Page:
Why Dwight Howard and The Magic Can’t Lose To The Heat

March 16, 2012

While looking at Ryan Anderson’s game, I decided to examine if he’s part of a new trend of Power Forwards who rebound yet also shoot the three. While Dirk Nowitzki was the pioneer, there hadn’t been too many other players like him, until Kevin Love came along. With his prodigious rebounding and three point shooting, he was starting to get into the MVP conversation this year.
As I flipped open Synergy Sports’ Rankings, I decided to look at the top 20 most efficient players by position, and was surprised to see how that played out. The positions with the fewest players were Power Forward and Point Guard. This seemed weird since guys like Derrick Rose and Deron Williams fill up the stat sheet. But there it was staring me in the face.
For some historical perspective, in the NBA, the power forward tended to be a rugged, tough rebounder and enforcer, like Buck Williams or Charles Oakley. (They never ventured out beyond 15 feet and would almost never dribble the ball. Phil Jackson changed that in the early 90′s by installing the triangle and having Horace Grant catch the ball out on the wing. (note: Charles Barkley might have been considered a power forward, but at 6’4″ he defied most positional reference anyway)
The only power forward in the top 20 is none other than Ryan Anderson, who is quietly having a terrific year amidst the tumult of the Dwight Howard Non-Decision. In his fourth year, he’s 3rd in scoring efficiency, maximizing his role as spot up three point shooter when teams double Dwight Howard. But his game is much more refined, as he has tapped in to the Kevin Love rebounding focus, averaging 7.8 rebounds per game. While that might not stand out in the big scheme of things, he’s averaging a very healthy 3.7 offensive rebounds per game. By starting at the three point line, if he does not take the shot, he can get a running start at the rim, making him very hard to box out.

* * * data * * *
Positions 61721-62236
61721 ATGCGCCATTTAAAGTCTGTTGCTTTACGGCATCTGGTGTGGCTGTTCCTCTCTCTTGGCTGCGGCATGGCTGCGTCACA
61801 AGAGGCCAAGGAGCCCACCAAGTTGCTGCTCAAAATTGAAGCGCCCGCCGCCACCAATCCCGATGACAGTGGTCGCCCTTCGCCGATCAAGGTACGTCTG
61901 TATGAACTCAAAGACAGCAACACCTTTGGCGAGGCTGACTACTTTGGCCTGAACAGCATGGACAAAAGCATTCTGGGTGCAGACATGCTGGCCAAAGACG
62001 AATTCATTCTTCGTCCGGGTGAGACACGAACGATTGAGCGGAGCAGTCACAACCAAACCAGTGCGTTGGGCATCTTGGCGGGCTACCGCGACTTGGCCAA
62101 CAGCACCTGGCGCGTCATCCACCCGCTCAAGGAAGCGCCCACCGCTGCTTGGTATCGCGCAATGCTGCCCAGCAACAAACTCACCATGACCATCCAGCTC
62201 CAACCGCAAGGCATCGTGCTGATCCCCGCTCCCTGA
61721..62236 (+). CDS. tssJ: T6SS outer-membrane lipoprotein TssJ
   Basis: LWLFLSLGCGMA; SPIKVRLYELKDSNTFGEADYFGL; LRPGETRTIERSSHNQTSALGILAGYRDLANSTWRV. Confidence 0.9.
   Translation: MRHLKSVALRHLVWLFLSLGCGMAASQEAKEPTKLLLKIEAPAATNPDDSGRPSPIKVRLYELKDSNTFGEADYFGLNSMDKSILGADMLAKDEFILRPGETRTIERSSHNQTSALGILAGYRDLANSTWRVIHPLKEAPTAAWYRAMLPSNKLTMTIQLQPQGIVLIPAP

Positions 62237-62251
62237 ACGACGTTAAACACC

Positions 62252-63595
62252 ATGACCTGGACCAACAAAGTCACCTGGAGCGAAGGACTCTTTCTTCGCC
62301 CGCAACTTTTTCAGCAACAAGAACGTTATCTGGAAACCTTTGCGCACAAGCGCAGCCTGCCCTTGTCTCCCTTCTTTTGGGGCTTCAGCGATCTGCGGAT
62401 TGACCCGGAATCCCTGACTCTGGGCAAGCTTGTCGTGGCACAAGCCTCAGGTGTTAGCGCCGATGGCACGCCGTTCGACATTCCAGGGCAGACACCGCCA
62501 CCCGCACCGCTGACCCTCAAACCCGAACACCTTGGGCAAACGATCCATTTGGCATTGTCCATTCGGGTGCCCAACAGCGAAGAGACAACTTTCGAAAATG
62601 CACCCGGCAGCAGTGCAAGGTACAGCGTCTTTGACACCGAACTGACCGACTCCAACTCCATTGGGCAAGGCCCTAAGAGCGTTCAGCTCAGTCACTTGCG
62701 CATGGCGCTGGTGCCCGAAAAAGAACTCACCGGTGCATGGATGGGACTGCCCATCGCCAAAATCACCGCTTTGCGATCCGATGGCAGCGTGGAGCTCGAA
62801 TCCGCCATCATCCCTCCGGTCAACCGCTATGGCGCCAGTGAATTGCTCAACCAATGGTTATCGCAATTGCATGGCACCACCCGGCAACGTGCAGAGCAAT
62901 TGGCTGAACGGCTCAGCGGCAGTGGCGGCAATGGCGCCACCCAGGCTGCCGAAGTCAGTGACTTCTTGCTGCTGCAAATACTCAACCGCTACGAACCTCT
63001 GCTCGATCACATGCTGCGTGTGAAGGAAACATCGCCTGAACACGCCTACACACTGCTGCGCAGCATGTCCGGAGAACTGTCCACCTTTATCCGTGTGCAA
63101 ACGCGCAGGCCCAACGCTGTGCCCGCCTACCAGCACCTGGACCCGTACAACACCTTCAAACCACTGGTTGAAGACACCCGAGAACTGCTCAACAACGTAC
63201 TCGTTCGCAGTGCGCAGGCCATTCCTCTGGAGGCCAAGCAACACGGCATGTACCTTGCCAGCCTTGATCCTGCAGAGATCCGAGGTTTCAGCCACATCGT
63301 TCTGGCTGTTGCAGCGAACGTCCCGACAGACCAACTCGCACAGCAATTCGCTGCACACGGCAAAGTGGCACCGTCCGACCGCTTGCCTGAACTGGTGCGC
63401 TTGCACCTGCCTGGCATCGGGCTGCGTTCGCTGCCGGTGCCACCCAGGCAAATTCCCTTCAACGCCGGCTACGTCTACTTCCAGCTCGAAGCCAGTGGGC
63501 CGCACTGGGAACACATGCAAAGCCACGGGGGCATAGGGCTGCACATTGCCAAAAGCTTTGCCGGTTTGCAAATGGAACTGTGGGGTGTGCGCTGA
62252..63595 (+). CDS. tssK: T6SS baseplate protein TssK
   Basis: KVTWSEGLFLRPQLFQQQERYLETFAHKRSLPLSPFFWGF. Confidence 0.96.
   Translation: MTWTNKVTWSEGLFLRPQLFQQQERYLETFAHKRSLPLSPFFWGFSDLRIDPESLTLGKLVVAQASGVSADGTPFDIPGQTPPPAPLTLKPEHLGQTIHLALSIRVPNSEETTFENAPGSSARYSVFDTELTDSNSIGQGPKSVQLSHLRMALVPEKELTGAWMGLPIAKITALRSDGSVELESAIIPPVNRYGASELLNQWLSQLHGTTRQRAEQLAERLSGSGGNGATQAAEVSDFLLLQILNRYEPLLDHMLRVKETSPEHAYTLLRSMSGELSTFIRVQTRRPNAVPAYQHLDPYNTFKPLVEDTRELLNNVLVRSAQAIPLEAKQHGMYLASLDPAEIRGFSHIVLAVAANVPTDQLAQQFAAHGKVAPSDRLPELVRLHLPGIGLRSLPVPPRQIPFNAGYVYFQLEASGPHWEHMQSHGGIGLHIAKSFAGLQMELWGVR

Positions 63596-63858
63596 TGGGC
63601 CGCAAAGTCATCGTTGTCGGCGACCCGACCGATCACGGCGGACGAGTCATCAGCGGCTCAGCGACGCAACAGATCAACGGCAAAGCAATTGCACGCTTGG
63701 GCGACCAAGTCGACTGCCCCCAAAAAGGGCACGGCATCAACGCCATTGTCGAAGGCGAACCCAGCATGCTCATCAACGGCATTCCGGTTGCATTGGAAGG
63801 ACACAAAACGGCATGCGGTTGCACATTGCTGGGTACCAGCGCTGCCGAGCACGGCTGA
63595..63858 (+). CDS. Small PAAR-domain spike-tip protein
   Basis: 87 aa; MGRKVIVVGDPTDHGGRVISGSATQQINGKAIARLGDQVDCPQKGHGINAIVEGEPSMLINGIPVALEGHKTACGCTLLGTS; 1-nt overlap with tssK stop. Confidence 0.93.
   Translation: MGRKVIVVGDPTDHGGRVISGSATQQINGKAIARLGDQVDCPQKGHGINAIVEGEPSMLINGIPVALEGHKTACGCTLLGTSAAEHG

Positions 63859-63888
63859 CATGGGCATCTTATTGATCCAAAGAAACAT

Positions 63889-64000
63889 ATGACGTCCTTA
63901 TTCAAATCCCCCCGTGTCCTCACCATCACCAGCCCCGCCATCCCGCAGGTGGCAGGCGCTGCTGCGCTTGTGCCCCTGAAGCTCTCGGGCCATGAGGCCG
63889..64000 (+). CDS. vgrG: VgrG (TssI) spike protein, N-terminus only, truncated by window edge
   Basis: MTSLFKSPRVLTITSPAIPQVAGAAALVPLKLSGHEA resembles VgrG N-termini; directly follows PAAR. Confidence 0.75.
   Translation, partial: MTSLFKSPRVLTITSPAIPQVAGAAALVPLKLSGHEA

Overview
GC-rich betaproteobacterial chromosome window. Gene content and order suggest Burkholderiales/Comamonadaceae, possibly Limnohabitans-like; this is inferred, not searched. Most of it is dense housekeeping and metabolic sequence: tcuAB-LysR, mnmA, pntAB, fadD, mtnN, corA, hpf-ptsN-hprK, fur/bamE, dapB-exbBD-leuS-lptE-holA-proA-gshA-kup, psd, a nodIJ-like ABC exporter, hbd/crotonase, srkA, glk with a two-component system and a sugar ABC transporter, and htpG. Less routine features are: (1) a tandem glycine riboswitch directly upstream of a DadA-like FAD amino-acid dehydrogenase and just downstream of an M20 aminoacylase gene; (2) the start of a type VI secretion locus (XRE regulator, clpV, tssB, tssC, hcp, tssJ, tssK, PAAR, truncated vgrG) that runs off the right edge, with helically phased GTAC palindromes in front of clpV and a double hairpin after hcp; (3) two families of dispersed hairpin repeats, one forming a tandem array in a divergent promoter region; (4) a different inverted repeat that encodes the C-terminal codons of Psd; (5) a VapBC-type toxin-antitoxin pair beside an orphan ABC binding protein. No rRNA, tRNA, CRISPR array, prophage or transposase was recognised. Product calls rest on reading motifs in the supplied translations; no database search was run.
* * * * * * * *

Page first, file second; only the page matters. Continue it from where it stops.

In fact, according to Synergy, Anderson offensive rebounds more than any other play except for spot up jump shots, with a healthy 1.16 PPP on the putbacks.
[More after the breakdown]

So don’t be surprised to see the NBA move towards big men who can stretch the floor with their shooting, then use that spacing to dive to the rim for offensive rebounds and putbacks. If a player with limited athletic ability can rise to 3rd in the league in scoring efficiency, imagine what someone with otherworldly ability could do. While it all started with Dirk Nowitzki, Kevin Love and Ryan Anderson could be the start of a whole new wave of offensive explosion from the power forward spot.

Filed in: Uncategorized
Tagged with:

About the Author ()

Coach Nick is the founder of BballBreakdown and a former high school varsity basketball coach. Follow Coach Nick on Twitter, @BballSource.

Comments (7)

Trackback URL | Comments RSS Feed

  1. NickOcs says:

    Correct, Ryan Anderson is extremely underrated. His stats are 16 PPG, 8 RPG (7.8), while shooting 41 from three and 46 inside the arc.

  2. Tub00765 says:

    good job coach!

  3. stric_google says:

    Isn’t Charles Barkley 6’6″?

    • bballbreakdown says:

      He is barely 6’4″ – even more impressive he could do what he did

      • Pilifo006 says:

         Are you sure abou that? http://en.wikipedia.org/wiki/Charles_Barkley

        He was as tall as MJ at least who was also 6’6″.

        • Dodgson says:

           The problem with player heights is that the team records them and can do so with the shoes on or shoes off.  That is why you sometimes see players next to each other listed at the same height who are a couple of inches different.  Or at least that’s what I’ve read, but I cannot find the article again.

Back to Top